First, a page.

Once we leave home, whether to attend college, get married or just venture out on our own, returning home to be with our parents or with close family for any reason can be very challenging. It isn’t uncommon for people to dread the holidays. Anxiety intensifies as we begin to think about being around certain family members who might have been difficult in the past.
In our time away from the family systems we were raised in, becoming exposed to other family dynamics, often, we recognize the unhealthy family systems we left. If that is you, and if you have been intentional to learn, grow, mentally, emotionally, and spiritually, the “new you” can seem threatening to the family whose “cycle” you have moved out of, once you return. The presence of the “new you” whose coming home for the Holidays imposes a change into the relational gears they were used to functioning in. When you are no longer willing to revert to the old system, it’s scary for them and now they don’t know how to respond ~ because they thought the family dance steps were understood, agreed to, and beyond challenge.
If that’s the case, in kindness & gentleness, speak the truth in love and hold to your healthy ground.
On the other hand, many might agree, once we leave home and family, re-entering the old familiar territory, can be challenging for a different reason. Often we have the experience of reverting back to the ways in which we related or emotionally reacted in that system as a child or teenager. If you feel powerless when going back into those familiar scenarios … … … reverting to the old feelings, becoming the “old you”, you remember being when you lived at home ~ BE ENCOURAGED ~ there’s a reason!
Why is this a struggle?
There are “younger parts” of ourselves that experienced pain simply because we didn’t have as much context for life in our youth as we do now. Many times, our immaturity in childhood, caused us to draw our own conclusions based on our limited knowledge at the time. As a result, there are parts of our hearts that have been wounded in childhood, are stuck in time and pain, and have never been able to grow up. We can unknowingly suppress those parts of ourselves that have trauma or pain, and oftentimes it's not until we get around the person or persons who may have contributed to causing the pain that it resurfaces, causing these younger parts of ourselves to come out of hiding and interact once more.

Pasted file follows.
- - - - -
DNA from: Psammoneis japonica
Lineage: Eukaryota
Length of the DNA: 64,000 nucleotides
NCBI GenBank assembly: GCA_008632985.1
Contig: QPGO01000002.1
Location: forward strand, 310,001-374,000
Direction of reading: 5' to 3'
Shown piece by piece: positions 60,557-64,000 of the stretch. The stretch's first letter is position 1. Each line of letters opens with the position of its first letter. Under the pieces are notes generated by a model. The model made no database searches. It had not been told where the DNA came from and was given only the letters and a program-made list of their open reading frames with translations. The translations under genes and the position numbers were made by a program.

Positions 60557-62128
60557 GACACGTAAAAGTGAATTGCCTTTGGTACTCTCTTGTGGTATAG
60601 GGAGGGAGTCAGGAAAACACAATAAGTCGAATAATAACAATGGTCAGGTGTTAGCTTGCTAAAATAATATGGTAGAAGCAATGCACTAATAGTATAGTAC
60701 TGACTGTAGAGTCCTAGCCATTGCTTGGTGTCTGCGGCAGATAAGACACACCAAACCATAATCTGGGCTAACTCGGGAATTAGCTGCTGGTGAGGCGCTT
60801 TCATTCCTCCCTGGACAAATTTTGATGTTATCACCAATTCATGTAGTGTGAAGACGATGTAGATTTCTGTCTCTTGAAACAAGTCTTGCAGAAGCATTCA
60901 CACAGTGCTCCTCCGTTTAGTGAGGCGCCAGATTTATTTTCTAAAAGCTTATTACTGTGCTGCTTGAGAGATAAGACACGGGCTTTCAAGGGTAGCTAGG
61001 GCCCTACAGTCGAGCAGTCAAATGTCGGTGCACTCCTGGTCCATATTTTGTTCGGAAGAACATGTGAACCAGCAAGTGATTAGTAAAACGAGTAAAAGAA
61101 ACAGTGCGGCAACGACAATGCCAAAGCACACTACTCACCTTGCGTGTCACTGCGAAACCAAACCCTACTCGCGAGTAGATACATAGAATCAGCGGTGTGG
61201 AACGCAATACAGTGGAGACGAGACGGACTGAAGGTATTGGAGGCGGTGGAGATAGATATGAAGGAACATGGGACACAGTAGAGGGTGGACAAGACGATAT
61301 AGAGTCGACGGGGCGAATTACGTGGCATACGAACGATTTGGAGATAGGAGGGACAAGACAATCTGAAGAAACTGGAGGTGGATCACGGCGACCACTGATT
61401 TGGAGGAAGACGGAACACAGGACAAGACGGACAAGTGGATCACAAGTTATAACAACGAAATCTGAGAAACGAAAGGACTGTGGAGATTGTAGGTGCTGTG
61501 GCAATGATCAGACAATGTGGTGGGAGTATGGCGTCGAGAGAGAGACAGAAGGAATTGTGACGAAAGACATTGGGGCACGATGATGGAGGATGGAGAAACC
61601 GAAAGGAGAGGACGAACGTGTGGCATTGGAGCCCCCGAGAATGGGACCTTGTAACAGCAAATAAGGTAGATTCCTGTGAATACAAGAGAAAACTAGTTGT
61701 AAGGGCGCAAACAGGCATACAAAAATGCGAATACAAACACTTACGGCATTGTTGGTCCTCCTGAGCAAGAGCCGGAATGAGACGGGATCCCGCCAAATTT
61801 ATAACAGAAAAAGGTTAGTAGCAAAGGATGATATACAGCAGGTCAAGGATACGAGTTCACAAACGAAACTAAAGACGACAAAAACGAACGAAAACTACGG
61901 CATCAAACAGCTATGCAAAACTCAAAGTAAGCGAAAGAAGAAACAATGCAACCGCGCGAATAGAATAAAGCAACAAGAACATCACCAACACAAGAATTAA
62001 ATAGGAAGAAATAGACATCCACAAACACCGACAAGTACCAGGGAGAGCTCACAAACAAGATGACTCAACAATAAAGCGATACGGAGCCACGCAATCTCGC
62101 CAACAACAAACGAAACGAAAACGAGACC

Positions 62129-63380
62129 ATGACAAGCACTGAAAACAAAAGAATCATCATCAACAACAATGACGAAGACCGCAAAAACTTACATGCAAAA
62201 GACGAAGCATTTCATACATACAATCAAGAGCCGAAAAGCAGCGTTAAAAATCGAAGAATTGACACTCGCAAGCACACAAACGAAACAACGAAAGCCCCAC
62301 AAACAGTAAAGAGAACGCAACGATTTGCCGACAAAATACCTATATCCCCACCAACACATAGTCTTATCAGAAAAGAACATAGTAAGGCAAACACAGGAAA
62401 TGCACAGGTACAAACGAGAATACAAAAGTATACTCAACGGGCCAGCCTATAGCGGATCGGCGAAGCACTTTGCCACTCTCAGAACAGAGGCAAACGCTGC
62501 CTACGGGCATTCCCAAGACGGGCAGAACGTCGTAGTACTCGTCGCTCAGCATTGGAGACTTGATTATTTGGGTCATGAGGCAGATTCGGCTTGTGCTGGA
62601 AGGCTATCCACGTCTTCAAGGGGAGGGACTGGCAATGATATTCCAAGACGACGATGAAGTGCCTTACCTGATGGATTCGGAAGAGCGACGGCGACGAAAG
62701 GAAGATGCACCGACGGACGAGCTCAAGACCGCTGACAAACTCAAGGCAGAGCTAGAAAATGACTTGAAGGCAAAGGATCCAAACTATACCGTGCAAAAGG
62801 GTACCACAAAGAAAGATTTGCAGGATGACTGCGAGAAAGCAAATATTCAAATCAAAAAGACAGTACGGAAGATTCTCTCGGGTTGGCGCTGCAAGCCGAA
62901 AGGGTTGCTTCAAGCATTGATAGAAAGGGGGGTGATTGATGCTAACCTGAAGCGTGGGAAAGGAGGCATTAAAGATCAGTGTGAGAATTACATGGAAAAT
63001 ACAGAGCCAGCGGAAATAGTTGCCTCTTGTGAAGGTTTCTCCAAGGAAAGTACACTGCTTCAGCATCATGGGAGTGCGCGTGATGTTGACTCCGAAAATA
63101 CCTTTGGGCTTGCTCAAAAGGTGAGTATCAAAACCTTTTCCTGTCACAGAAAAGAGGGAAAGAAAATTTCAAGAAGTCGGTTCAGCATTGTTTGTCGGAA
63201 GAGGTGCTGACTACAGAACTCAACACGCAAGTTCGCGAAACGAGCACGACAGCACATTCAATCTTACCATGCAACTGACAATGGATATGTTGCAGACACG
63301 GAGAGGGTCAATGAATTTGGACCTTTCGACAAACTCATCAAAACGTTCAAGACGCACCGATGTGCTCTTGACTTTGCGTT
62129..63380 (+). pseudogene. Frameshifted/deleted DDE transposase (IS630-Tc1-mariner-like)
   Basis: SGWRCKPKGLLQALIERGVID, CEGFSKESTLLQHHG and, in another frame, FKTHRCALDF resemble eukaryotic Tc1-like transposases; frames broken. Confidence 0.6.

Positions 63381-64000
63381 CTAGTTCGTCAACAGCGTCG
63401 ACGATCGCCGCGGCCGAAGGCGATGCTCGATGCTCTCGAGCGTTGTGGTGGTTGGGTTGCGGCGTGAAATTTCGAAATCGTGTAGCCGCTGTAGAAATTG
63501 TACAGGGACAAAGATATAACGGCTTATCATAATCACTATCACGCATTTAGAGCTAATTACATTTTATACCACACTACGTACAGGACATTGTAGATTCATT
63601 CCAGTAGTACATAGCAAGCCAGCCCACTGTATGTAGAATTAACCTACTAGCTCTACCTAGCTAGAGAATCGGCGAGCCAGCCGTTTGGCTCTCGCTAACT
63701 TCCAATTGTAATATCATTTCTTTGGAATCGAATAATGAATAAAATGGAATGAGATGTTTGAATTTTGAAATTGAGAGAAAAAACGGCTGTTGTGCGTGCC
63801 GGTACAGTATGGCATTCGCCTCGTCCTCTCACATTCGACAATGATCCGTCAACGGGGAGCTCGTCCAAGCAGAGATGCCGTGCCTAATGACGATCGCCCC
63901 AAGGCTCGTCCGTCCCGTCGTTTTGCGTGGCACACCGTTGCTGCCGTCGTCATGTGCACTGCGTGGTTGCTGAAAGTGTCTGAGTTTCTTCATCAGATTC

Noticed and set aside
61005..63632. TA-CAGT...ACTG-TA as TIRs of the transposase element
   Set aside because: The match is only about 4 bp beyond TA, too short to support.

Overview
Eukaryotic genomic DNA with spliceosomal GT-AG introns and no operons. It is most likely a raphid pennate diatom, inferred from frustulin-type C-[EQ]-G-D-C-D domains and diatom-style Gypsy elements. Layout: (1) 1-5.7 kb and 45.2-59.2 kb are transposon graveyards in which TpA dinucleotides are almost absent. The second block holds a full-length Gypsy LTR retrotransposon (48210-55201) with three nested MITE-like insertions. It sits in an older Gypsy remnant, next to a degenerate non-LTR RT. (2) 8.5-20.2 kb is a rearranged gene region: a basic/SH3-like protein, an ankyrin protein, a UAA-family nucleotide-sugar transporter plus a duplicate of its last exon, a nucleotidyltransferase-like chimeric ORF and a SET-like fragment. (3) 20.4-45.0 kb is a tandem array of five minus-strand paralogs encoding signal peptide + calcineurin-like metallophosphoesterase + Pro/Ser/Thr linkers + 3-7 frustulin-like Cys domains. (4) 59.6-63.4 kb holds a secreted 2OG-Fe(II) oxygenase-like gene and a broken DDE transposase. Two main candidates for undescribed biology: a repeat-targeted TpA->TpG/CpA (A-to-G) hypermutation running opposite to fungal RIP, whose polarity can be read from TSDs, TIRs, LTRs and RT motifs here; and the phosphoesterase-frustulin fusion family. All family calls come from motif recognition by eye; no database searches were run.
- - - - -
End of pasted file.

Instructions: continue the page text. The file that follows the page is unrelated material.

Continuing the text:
The definition of trauma is important so that no painful experience is minimized. Rev. Andrew A. Miller defines trauma as, “when pain exceeds capacity for joyful connection, and it seems as if the original painful experience has become locked in time and space in the person’s being and diminishes one’s God-given identity.” This is to say that trauma is not only the experiences that involve violence and physical abuse, but it can also be the "dirty looks," the yelling, or even the absence of what one might have needed as a child.
So, what do I do?
Heart healing is so vital. It gives these child-parts the opportunity to receive truth and healing from Jesus, get unstuck, and experience a loving relationship with Him. Every one of these beautiful experiential encounters creates a deeper level of healing, fostering the process of becoming wholehearted.
Wholeheartedness is knowing what you’re doing, why you’re doing it, and how you feel about it! Staying fully present no matter what the situation.
The Bible encourages us to have undivided hearts and to worship Jesus with whole hearts, inferring that our hearts become broken and fragmented. But there’s a huge chance that you weren’t aware of this or as a child, you hadn’t experienced Jesus enough to know His character. So Jesus loves to highlight and invite us into memories where we’ve been stuck in pain. That pain, those false beliefs, has kept us from giving our entire hearts to Him so that He can reveal Himself in the context of the memory & the things we came to believe in them.